French firm opens factory making first cassettes since 1990s after artists like Taylor Swift go retro

A French company has opened up a new factory making cassettes after a surge in demand for the retro music form from artists including Ariane Grande and Justin Bieber.

French firm opens factory making first cassettes since 1990s after artists like Taylor Swift go retro
Mulann has opened a factory near Mont St Michel making cassettes. Photo: AFP

Familiar to anyone who grew up in the 1980s and 90s, the cassette tape is enjoying a comeback with many big name artists releasing albums on tape. 

Taylor Swift's album Reputation, Jay-Z's 4:44, Lana Del Ray's Lust For Life and Marvel's Guardians of the Galaxy soundtracks have all been offered on cassette as well as in download and CD format, and are selling well at retailers like Urban Outfitters, which also offers cassette players and recorders with USB adaptability.

And French company Mulann – based near Mont St Michel – has seized the opportunity and rebooted production, the country's first manufacturing of music-grade tape in two decades.


(Taylor Swift is one of several high profile artists releasing her music on cassette. Photo: AFP)


Already selling magnetic tape for metro tickets or military recording studios, the Mulann group acquired a plant in November to produce analog audio tapes under the trademark Recording The Masters.

For Jean-Luc Renou, Mulann's CEO, there's still a place for analog sound in today's ephemeral music world.

“Take the example of heating: you have radiators at home. It's comfortable, it's digital – but next to you, you can make a good fire.”

“Pleasure” is the goal, he said: “That's the cassette or vinyl.”

The company sells tapes for €3.49 each, producing them by the thousands each month and exporting 95 percent worldwide, according to commercial director Theo Gardin, who at just 27 is too young to have experienced in his youth the joys — and pains — of the Walkman personal tape player, or the delicate strip of tape that  tangles up and must be rewound with, say, a pen. Or a finger.

Joining Mulann in the cassette business is the National Audio Company in Springfield, Missouri, USA, which has also begun manufacturing cassette tape again.

“It's a good place to be — there's plenty of business for both of us,” said Steve Stepp, who founded the National Audio Company in Springfield, Missouri with his father 50 years ago.

“I think it's got a bright future,” Stepp told AFP of the cassette market. 

“It died in 2000, as far as conventional wisdom was concerned, and it has made a strong comeback since.

“Reports of its death were greatly exaggerated.”

Cassette tape album sales in the US grew by 23 percent in 2018, according to tracker Nielsen Music, jumping from 178,000 copies the year prior to 219,000.

It's nothing compared to 1994 sales of 246 million cassette albums, but significant considering the format was all but dead by the mid 2000s.

“As an old fogey I don't want to imagine a world with no analog,” Stepp said.

“The world around is analog; our ears are analog.

“Digital recordings are very clean and sharp but there are no harmonics. These are digital pictures of audio recordings, if you will.”



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After promising to create 1,000 jobs in France… GE set to cut 1,044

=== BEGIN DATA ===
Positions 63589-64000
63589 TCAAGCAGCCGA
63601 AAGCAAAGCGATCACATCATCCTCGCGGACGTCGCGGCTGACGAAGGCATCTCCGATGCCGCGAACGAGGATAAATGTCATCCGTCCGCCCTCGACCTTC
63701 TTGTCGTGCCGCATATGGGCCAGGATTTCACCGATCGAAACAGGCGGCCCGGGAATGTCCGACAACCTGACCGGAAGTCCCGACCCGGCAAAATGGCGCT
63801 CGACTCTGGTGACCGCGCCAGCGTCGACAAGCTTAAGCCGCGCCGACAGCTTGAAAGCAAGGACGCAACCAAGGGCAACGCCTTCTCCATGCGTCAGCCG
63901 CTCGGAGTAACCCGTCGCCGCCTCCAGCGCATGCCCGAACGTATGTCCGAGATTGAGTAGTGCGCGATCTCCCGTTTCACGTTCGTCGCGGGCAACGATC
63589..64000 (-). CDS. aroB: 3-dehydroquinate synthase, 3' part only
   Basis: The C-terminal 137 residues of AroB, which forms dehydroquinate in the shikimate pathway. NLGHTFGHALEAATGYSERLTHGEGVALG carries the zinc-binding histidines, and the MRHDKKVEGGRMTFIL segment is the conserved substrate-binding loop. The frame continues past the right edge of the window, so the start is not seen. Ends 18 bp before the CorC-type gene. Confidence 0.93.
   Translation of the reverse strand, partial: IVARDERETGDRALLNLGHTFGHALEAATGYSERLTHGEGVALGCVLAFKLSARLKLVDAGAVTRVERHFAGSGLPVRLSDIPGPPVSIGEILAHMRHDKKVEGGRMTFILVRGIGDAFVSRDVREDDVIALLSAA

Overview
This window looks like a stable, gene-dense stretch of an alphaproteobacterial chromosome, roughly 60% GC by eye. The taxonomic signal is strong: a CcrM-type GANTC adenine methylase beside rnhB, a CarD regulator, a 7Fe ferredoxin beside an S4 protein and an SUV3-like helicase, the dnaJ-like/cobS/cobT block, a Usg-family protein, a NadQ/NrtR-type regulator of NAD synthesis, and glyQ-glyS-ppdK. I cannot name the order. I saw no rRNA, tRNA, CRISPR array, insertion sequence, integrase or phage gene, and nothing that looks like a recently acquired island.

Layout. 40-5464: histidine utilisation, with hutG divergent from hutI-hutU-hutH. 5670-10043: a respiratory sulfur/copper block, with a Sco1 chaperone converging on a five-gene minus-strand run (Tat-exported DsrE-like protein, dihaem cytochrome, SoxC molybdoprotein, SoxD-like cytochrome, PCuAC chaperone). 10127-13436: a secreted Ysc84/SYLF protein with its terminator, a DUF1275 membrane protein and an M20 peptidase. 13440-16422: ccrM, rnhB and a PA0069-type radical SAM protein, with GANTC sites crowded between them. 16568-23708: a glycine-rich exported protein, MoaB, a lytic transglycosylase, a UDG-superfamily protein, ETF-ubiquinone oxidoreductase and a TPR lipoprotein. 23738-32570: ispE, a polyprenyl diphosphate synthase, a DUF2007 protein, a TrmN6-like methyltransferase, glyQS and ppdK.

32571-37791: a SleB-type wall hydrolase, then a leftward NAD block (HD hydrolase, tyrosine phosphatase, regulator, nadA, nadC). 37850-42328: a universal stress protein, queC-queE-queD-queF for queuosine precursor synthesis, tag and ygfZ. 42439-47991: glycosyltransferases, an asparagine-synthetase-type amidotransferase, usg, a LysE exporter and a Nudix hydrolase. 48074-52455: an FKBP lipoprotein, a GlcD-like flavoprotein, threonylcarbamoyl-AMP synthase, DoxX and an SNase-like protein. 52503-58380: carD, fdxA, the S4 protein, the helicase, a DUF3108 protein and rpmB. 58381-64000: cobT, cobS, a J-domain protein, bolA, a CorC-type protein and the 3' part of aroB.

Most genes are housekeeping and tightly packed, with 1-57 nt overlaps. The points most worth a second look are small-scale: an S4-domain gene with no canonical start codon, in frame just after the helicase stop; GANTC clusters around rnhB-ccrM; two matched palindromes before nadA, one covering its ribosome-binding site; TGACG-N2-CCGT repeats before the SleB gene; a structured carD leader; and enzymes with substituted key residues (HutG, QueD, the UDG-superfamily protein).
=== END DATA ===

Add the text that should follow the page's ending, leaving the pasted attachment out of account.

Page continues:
US industrial conglomerate General Electric said on Tuesday that it would cut more than 1,000 jobs, mainly at its gas turbine operations in eastern France, part of a wave of European layoffs as it tries to stem losses in its power generation business.

After promising to create 1,000 jobs in France... GE set to cut 1,044
Photo: AFP
The 1,044 job cuts, long feared by unions, could become a political challenge for President Emmanuel Macron, who assured local officials this month that the government was following the matter with “the utmost vigilance”.
The cuts will be made mainly in Belfort, eastern France, the European headquarters for GE Energy, and in the Paris region, the company said in a statement.
“More than half the number of employees in the gas activities… are going to lose their jobs,” the mayor of Belfort, Damien Meslot, and other local officials said in a statement.
They warned of “a new hardship” for the region, which has been hit hard by the decline of mining and heavy industry over the past decades.

US giant GE to pay France €50 million after creating just 25 jobs out of 1,000Photo: AFP

Overall, GE employs nearly 4,000 people in Belfort, including 1,900 in its gas turbine operations.   

The company has struggled for years with slumping demand for its gas turbines because of low oil and gas prices, and the power operations were a key factor in its massive annual loss of $22.8 billion last year.
In 2015 GE announced 6,500 job cuts across Europe, and two years later it revealed a further 12,000 cuts.
That prompted France to fine the company €50 million earlier this year, since GE had promised to create at least 1,000 new jobs when it announced the purchase of the power businesses from France's Alstom in 2014.
Shortly after closing that deal, GE unveiled a series of job cuts across Europe as slumping oil and gas prices crimped demand for its heavy-duty turbines and other equipment.
The company had already warned last year that it wouldn't meet the target, though the new CEO Larry Culp confirmed in October that GE would “fulfil its commitments.”
It had promised to pay €50,000 for every job not created over the three-year period.